Bal Timilsina

It has been a long journey from Kathmandu for Bal Timilsina of Hamilton, currently in the Honours year of a Bachelor of Engineering (Mechanical).

Bal moved to New Zealand from Nepal in 2011, where he had worked for the Office of the United Nations High Commissioner for Refugees and for the International Organization for Migration, helping Bhutanese refugees in Nepal resettle into a third country.

After moving to New Zealand he worked in the outdoor equipment industry for several years, while continuing in his spare time to help refugees to resettle into their new environment and learn the English language.

Bal has always been fascinated in how things work and what could be changed to make them work differently or better. This curiosity drew him to studying science and mathematics at the University of Waikato. He has had top marks from the outset, and received the Bruce Liley Prize in Physics at the end of his first year of study, in 2014, and the Alumni Award for Academic Excellence in 2015.

His summer work placements have included a project role at Fonterra’s Te Rapa manufacturing site, working in the automation and control unit on milk powder production alongside highly qualified engineers. After completing his degree and working for several years as an engineer, Bal aims to return to study for a PhD.

Bal is married and the father of a young child. He is also a keen sportsperson, playing football, basketball and table tennis, and has managed Hamilton’s Gurkhali Football Club.

Christopher Muller

Auckland-born Chris is in the second year of his PhD in Veterinary Science and Ecology at Massey University’s Institute of Veterinary, Animal and Biomedical Sciences. His thesis is on the population ecology and foraging behaviour of, and impacts of tourism on, yellow-eyed penguins living on New Zealand’s subantarctic Auckland Islands, 465km south of Bluff.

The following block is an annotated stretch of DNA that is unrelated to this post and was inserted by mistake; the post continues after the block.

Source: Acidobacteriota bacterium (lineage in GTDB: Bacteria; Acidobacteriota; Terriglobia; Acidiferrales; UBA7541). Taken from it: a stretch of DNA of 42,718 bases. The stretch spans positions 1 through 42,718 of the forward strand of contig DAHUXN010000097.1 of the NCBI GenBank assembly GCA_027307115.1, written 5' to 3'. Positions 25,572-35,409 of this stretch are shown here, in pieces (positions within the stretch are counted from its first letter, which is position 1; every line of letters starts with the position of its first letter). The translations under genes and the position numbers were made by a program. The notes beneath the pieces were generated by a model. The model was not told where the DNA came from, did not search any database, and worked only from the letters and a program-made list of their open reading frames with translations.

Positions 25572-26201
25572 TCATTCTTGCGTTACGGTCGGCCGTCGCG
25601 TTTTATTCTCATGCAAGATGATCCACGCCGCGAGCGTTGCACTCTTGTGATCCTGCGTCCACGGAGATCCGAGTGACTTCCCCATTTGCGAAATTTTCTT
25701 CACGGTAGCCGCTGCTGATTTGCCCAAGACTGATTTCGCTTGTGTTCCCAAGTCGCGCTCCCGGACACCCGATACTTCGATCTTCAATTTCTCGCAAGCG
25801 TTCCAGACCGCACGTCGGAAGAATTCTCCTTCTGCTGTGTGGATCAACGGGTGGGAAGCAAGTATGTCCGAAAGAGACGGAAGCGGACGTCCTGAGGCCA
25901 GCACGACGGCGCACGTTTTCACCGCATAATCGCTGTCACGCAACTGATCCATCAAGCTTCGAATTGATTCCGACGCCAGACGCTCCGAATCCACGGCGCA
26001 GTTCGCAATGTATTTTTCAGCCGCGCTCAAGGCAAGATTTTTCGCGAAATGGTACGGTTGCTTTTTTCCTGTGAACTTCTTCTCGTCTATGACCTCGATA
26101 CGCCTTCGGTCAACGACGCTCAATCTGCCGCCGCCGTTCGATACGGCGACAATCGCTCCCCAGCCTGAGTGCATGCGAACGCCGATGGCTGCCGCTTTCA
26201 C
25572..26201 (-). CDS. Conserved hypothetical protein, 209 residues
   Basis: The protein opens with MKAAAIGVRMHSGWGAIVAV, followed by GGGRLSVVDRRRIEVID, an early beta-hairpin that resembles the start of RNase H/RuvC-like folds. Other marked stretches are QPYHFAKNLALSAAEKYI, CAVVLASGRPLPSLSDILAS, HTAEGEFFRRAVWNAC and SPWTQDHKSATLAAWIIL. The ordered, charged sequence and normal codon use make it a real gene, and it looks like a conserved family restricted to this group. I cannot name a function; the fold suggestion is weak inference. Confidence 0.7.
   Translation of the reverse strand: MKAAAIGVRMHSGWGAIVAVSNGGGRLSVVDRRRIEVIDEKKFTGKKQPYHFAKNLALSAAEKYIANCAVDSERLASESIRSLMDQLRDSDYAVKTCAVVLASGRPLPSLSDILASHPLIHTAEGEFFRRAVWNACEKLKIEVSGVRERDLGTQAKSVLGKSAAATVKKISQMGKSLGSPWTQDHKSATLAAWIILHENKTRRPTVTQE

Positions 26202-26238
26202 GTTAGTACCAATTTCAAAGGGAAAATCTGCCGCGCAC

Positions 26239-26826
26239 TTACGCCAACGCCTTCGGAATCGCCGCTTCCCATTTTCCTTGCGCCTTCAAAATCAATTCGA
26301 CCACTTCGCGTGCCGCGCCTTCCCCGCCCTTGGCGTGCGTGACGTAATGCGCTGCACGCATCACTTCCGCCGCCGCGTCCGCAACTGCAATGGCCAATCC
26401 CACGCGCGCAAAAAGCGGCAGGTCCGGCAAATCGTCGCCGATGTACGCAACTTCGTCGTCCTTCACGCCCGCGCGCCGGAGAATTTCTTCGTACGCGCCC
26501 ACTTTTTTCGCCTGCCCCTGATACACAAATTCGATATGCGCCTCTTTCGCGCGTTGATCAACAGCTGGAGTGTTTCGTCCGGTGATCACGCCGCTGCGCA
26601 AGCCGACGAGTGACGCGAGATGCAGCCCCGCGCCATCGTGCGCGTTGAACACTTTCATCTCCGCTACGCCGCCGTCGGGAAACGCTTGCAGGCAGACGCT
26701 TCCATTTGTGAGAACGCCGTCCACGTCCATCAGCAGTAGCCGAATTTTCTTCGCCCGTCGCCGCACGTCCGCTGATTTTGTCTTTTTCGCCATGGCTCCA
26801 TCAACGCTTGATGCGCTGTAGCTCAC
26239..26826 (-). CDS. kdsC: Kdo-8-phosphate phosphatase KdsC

The yellow-eyed penguin (hoiho) is endangered and one of the rarest penguin species in the world, found only in southern areas of the South Island and on subantarctic islands. It is extremely vulnerable to disturbance, habitat loss and introduced predators. Studies have been done on mainland New Zealand, but little is known about its life in the subantarctics, considered to be the stronghold of the species.

Because of the penguin’s reclusive nature, Chris’s research makes use of a wide variety of technology, including GPS tags, time depth recorders, VHF transmitters, automated receivers, thermal imaging, microchip tags, fixed trailcam and drones. He has spent two 3-month field seasons in the Auckland Islands, collecting data for his research questions. These include: determination of the population size and nesting areas; where, how and on what the adults are feeding; and impacts from predation and human-induced disturbance.

After completing his PhD, Chris plans to continue his involvement with wildlife biology as a professional researcher or in a related discipline, aiding the protection and management of New Zealand wildlife.

In addition to his research Chris spends hundreds of hours each year as a volunteer senior firefighter with the New Zealand Fire Service, with which he has served for 12 years.

Callum Hill

Twin academic interests augur a career in business and science for Callum Hill of Palmerston North, currently in the final year of a conjoint Bachelor of Business and Bachelor of Science, majoring in economics and nanoscience respectively.

Callum hopes to use his keen interest in economics and policy analysis, along with his science interests of chemistry and physics, particularly nanoscience, to forge a career in which he can make a difference.

In addition to his studies, Callum is an accomplished badminton player. His involvement with this sport began when he was at intermediate school, and has grown to become a major part of his life. Drawing on his skills as an experienced age-representative player, Callum works part-time as the events coordinator for Manawatu Badminton and volunteers in the sport in many different roles as he helps to attract new generations of players. Those roles include coach of the Manawatu Badminton Under 15 representative team and president of the Massey United Badminton Club.

Callum is also a mathematics tutor for the Numberworks’nWords tutoring service, supporting children to develop and improve their mathematics skills.

After he graduates, Callum intends to start a Master of Science degree, with nanoscience as his research topic, He will follow this study with either further postgraduate research (this time about economics) or by directly embarking on a career that leverages his business and scientific skills.